Each of these lives is fascinating on its own. Together they comprise a unique window on Victorian England as well as a moving and disturbing study of Dickens as a father and as a man.
Classic literature can be inspirational. It can be poetic. It can be educational. Classic literature can also be really funny! Check out these ten funny quotes from literature:
1 – “How dreadful!” cried Lord Henry. “I can stand brute force, but brute reason is quite unbearable. There is something unfair about its use. It is hitting below the intellect.” ~ The Picture of Dorian Gray by Oscar Wilde
2 – “If you could see my legs when I take my boots off, you’d form some idea of what unrequited affection is.” ~ Dombey and Son by Charles Dickens
3 – Indeed, he would sometimes remark, when a man fell into his anecdotage, it was a sign for him to retire from the world. ~ Lothair by Benjamin Disraeli
4 – You cannot make a man by standing a sheep on its hind-legs. But by standing a flock of sheep in that position you can make a crowd of men. ~ Zuleika Dobson by Sir Max Beerbohm
5 – The bishop did not whistle: we believe that they lose the power of doing so on being consecrated. ~ The Warden by Anthony Trollope
6 – A story with a moral appended is like the bill of a mosquito. It bores you, and then injects a stinging drop to irritate your conscience. ~ Strictly Business by O. Henry
7 – From politics, it was an easy step to silence. ~ Northanger Abbey by Jane Austen
8 – Few things are harder to put up with than the annoyance of a good example. ~ The Tragedy of Pudd’nhead Wilson by Mark Twain
9 – It is not that I object to the work, mind you; I like work: it fascinates me. I can sit and look at it for hours. ~ Three Men in a Boat by Jerome K. Jerome
10 – I don’t want to repeat my innocence. I want the pleasure of losing it again. ~ This Side of Paradise by F. Scott Fitzgerald
Our partner site, Charles Dickens Gad’s Hill Place, has a fun feature that you may enjoy. Go there to ask Ebenezer Scrooge a yes or no question. And if you’re a Scrooge fan, check out our gift shop for Scrooge clothing, mugs and more.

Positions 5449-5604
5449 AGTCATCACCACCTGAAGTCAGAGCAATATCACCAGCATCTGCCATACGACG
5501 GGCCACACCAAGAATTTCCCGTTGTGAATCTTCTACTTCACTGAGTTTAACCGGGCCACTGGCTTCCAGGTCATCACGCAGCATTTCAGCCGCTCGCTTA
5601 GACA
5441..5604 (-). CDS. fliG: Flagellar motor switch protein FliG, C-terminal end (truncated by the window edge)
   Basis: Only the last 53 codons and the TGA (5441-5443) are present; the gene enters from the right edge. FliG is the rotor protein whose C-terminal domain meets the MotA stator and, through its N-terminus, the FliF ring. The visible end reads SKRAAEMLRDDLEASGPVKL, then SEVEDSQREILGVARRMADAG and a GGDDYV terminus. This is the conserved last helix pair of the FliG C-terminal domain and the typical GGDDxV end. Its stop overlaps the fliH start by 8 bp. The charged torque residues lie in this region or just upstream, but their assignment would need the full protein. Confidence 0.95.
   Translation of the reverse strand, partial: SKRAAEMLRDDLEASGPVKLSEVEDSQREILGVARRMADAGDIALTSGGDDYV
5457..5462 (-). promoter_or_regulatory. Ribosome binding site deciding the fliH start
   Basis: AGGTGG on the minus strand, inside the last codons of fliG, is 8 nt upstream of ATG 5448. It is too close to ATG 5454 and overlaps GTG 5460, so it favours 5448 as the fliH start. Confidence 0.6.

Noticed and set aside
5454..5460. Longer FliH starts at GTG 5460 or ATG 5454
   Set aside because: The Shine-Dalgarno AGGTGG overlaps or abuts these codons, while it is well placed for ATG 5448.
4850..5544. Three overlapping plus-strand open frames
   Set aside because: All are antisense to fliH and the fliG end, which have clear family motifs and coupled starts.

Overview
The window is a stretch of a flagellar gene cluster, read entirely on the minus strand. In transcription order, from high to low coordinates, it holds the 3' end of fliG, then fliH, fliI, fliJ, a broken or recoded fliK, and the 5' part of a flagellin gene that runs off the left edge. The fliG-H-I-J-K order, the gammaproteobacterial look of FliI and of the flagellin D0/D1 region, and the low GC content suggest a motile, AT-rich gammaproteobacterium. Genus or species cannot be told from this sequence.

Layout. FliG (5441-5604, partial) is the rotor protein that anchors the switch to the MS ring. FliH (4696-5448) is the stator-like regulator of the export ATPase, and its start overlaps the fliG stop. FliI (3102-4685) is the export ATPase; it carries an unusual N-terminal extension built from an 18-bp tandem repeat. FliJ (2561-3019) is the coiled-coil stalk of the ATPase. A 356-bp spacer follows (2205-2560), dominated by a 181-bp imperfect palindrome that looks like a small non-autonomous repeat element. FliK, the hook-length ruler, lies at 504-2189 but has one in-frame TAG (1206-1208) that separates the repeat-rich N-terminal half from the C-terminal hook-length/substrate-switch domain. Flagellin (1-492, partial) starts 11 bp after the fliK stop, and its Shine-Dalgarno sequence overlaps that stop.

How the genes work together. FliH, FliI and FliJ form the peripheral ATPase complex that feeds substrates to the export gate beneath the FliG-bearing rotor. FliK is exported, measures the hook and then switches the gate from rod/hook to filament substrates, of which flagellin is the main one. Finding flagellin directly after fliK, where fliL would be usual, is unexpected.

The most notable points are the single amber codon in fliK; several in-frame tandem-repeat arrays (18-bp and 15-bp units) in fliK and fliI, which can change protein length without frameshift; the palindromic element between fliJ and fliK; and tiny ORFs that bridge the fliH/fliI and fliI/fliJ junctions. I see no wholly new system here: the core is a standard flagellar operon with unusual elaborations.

Terry Pratchett, author of the Discworld novels, leaves fantasy for a moment to write about Victorian England with Dodger.
As you might guess, the main character of the novel is based on the Artful Dodger from Oliver Twist. Dodger is a young adult who lives by his wits in London. The story starts out on, pardon the cliché, a dark and stormy night …
A storm. Rain-lashed city streets. A flash of lightning. A scruffy lad sees a girl leap desperately from a horse-drawn carriage in a vain attempt to escape her captors. Can the lad stand by and let her be caught again? Of course not, because he’s . . . Dodger.
Seventeen-year-old Dodger may be a street urchin, but he gleans a living from London’s sewers, and he knows a jewel when he sees one. He’s not about to let anything happen to the unknown girl—not even if her fate impacts some of the most powerful people in England.
From Dodger’s encounter with the mad barber Sweeney Todd to his meetings with the great writer Charles Dickens and the calculating politician Benjamin Disraeli, history and fantasy intertwine in a breathtaking account of adventure and mystery.
Beloved and bestselling author Sir Terry Pratchett combines high comedy with deep wisdom in this tale of an unexpected coming-of-age and one remarkable boy’s rise in a complex and fascinating world.
Here’s the trailer for the new Great Expectations movie. The UK release date is November 30th of 2012. I haven’t seen a firm release date for the US as of yet.